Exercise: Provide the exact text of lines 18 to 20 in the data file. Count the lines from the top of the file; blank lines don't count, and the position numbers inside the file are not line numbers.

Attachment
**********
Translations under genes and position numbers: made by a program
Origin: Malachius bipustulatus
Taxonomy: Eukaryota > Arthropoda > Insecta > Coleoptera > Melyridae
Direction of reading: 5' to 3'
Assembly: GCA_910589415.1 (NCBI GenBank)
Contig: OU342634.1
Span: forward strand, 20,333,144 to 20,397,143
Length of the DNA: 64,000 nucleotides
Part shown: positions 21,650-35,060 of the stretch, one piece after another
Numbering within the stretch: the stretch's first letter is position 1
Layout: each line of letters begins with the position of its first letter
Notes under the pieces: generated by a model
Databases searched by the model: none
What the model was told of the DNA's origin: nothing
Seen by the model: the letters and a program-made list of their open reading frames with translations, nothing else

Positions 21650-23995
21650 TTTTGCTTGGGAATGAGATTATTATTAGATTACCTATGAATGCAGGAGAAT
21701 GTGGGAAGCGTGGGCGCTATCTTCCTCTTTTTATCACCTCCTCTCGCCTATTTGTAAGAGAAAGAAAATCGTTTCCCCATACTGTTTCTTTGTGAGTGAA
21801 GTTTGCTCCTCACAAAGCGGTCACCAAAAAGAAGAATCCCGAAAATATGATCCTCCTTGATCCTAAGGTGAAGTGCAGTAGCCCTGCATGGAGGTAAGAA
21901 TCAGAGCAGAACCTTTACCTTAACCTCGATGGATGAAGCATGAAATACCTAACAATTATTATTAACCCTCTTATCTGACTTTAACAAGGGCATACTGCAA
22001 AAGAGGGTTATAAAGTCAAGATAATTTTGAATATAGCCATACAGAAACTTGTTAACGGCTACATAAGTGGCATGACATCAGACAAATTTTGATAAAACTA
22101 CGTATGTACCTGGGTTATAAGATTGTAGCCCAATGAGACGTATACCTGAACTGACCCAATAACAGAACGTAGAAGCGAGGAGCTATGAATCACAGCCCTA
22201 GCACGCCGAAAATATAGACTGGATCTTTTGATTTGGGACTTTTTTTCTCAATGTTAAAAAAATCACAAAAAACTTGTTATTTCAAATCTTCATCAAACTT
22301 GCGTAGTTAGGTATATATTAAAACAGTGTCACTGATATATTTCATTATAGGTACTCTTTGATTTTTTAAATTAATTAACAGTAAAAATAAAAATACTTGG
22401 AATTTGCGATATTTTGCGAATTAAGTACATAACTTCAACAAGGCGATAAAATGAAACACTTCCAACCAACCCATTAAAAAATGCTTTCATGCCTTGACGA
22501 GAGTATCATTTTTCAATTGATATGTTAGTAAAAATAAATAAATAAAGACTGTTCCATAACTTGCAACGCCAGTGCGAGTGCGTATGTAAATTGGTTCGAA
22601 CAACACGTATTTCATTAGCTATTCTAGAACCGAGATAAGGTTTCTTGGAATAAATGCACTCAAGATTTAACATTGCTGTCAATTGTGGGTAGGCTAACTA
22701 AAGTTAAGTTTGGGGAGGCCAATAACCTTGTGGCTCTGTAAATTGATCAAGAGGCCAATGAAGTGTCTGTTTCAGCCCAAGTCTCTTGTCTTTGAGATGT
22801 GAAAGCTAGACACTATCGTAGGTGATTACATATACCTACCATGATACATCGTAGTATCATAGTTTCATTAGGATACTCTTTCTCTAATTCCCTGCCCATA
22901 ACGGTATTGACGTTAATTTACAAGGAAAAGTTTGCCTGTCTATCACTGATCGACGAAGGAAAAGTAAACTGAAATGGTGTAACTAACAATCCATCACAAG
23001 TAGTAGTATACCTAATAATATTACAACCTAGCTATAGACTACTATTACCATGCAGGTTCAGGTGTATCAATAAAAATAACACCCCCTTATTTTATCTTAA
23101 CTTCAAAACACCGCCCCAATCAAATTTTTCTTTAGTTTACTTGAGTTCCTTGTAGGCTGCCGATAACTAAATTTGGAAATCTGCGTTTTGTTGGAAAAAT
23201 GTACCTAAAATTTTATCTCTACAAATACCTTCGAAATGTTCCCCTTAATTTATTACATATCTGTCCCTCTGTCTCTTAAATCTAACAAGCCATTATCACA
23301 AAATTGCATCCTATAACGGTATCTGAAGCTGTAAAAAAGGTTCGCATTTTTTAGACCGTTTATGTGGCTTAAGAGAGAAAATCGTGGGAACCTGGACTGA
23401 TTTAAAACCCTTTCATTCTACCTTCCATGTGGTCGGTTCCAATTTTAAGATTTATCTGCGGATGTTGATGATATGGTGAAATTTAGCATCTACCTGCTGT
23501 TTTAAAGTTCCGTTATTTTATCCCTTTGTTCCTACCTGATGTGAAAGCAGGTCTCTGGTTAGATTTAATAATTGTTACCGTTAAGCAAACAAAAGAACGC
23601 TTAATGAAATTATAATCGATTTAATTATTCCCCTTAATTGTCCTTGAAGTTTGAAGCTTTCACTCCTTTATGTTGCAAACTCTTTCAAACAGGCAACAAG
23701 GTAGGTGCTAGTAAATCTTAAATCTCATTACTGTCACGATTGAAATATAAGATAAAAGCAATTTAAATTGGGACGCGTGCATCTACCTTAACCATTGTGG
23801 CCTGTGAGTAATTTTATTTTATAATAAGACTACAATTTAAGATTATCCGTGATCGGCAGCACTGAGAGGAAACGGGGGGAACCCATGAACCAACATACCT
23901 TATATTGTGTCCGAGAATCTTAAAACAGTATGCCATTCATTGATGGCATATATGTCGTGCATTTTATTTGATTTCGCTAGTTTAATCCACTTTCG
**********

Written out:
21701 GTGGGAAGCGTGGGCGCTATCTTCCTCTTTTTATCACCTCCTCTCGCCTATTTGTAAGAGAAAGAAAATCGTTTCCCCATACTGTTTCTTTGTGAGTGAA
21801 GTTTGCTCCTCACAAAGCGGTCACCAAAAAGAAGAATCCCGAAAATATGATCCTCCTTGATCCTAAGGTGAAGTGCAGTAGCCCTGCATGGAGGTAAGAA
21901 TCAGAGCAGAACCTTTACCTTAACCTCGATGGATGAAGCATGAAATACCTAACAATTATTATTAACCCTCTTATCTGACTTTAACAAGGGCATACTGCAA